Some months ago, R. C. Sproul was asked which doctrine he struggles with most. He replied: “Hell.”

It’s comforting to know a theological giant like Sproul still wrestles with something I’ve struggled with my whole Christian life.

The doctrine of hell is uncomfortable for most of us. However, our understanding of hell shapes our view of the gospel, God’s holiness, and our depravity. If we don’t accept the reality of hell, we won’t rightly understand the glory of the gospel.

Reality of Hell

A friend once challenged me to show her where Jesus talks about hell in the Gospels. Even a cursory read-through shows Jesus talked about it plenty. In fact, Jesus talked about hell more than any other person in the Bible. In Luke 16, he describes a great chasm over which “none may cross from there to us.” In Matthew 25, Jesus tells of a time when people will be separated into two groups, one entering into his presence, the other banished to “eternal fire.”

Jesus talks about hell more than he talks about heaven, and describes it more vividly. There’s no denying that Jesus knew, believed, and warned against the absolute reality of hell.

Jesus doesn’t only reference hell, he describes it in great detail. He says it is a place of eternal torment (Luke 16:23), of unquenchable fire (Mark 9:43), where the worm does not die (Mark 9:48), where people will gnash their teeth in anguish and regret (Matt. 13:42), and from which there is no return, even to warn loved ones (Luke 16:19–31). He calls hell a place of “outer darkness” (Matt. 25:30), comparing it to “Gehenna” (Matt. 10:28), which was a trash dump outside the walls of Jerusalem where rubbish was burned and maggots abounded. Jesus talks about hell more than he talks about heaven, and describes it more vividly. There’s no denying that Jesus knew, believed, and warned against the absolute reality of hell.

Reason for Hell

Jesus has to talk about hell because it is the fate that awaits all people apart from him. Because of Adam’s sin, we’re all guilty and deserve God’s eternal punishment. Contrary to popular belief, hell is not a place where God sends those who have been especially bad; it’s our default destination. We need a rescuer or we stand condemned.

So we’re left with two options: stay in our state of depravity and be eternally punished, or submit to the Savior and accept his gift of redemption.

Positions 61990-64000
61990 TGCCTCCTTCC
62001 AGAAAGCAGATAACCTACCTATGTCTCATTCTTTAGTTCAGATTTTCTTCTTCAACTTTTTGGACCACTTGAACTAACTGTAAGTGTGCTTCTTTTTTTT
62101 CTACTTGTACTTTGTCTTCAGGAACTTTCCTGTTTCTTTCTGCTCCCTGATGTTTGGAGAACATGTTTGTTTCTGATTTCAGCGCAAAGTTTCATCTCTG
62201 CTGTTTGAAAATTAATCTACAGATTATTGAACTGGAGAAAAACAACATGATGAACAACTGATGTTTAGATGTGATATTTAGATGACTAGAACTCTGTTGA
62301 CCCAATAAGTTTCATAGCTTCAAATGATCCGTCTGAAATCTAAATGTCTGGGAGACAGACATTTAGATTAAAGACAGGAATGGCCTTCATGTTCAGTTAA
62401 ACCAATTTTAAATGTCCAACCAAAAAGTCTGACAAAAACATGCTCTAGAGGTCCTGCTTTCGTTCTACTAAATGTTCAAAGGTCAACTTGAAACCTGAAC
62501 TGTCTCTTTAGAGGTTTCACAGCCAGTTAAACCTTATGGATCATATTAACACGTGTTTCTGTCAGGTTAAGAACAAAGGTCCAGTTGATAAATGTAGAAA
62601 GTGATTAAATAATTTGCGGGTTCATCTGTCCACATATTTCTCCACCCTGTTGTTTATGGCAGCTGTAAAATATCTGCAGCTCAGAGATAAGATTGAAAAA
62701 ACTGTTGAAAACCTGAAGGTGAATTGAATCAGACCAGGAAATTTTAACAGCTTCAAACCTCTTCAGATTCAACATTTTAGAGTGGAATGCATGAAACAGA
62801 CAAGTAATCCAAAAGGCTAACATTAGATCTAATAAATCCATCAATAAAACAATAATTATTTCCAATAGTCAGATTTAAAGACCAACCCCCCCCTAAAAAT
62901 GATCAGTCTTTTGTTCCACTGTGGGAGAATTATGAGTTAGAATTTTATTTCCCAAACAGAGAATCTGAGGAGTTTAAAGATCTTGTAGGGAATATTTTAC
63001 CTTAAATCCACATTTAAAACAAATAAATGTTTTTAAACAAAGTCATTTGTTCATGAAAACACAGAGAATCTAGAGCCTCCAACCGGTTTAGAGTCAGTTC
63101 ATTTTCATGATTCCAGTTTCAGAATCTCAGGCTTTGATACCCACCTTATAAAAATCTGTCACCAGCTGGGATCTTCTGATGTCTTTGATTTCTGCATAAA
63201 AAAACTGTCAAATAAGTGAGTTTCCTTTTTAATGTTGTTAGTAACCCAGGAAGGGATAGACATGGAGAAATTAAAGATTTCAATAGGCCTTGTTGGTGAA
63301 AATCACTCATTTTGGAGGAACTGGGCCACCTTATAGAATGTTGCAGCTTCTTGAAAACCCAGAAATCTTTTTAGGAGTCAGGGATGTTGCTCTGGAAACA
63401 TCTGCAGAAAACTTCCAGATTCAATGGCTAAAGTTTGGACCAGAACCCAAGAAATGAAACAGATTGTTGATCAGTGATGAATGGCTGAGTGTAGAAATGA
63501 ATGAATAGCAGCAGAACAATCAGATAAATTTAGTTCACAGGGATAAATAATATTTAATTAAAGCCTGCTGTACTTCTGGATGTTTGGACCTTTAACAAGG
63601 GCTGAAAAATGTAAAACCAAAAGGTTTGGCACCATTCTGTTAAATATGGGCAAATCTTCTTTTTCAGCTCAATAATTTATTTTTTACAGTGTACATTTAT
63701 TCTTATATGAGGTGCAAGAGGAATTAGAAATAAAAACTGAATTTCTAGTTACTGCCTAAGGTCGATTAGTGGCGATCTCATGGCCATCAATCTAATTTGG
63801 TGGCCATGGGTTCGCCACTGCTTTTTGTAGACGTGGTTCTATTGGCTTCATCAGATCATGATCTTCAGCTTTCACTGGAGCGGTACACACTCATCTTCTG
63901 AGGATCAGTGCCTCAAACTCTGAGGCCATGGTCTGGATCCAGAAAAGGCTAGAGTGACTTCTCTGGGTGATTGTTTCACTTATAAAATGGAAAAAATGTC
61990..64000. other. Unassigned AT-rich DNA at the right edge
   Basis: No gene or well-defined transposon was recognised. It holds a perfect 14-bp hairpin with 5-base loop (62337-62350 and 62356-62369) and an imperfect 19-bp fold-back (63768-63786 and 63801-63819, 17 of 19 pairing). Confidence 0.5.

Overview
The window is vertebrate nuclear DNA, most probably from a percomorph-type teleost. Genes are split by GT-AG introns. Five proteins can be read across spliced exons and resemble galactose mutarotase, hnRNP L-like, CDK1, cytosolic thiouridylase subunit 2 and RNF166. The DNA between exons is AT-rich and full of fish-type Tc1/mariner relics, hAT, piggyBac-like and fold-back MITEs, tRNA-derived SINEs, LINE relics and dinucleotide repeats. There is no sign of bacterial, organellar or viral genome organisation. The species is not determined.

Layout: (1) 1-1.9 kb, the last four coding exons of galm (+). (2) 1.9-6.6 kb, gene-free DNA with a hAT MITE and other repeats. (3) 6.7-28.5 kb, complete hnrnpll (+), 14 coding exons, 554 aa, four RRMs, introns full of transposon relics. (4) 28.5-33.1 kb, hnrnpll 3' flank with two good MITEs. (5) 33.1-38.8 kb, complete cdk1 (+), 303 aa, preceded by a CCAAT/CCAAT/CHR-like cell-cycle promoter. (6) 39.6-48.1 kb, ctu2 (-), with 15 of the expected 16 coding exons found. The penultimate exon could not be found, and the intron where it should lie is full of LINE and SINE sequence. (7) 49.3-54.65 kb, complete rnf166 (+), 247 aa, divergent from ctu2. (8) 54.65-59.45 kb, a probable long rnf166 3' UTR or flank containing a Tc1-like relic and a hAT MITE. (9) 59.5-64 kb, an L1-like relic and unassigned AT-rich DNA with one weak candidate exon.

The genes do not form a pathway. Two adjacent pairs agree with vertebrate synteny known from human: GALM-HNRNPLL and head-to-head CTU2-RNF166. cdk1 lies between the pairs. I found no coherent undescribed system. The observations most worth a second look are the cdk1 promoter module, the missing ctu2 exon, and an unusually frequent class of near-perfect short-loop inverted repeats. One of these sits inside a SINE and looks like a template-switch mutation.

Goodness of God

The one truth that allows me to accept the justice of hell is the indisputable certitude of the goodness of God. While the notion of hell is difficult for me to grasp, Jesus (with nail-scarred hands) is worthy of my complete trust. His goodness causes me to look ultimately not to hell, but to the cross.

The one truth that allows me to accept the justice of hell is the indisputable certitude of the goodness of God.

God is both great and good. His greatness causes us to bow the knee, cry out in awe and wonder, and fear him. We realize we don’t deserve salvation; we deserve punishment. His goodness, on the other hand, causes us to rise up in endless praise, grateful for a Savior. His mercy allows us to enter into his presence boldly and without fear. Because he is good, we can have a relationship with him as a child, dearly loved, snatched from the flames of hell. 

In his classic Knowing God, J. I. Packer writes of the goodness and severity of God: “The character of God is the guarantee that all wrongs will be righted someday; when the ‘day of God’s wrath, when his righteous judgment will be revealed’ (Rom 2:5) arrives, retribution will be exact, and no problems of cosmic unfairness will remain to haunt us. God is the Judge, so justice will be done” (143). 

One day, all that is wrong will be made right. We’ll see all God’s ways as good, including the demonstration of his eternal justice. For now, we walk in humility and faith, trusting with the apostle Paul: “Oh, the depth of the riches and wisdom and knowledge of God! How unsearchable are his judgments and how inscrutable his ways!” (Rom. 11:33).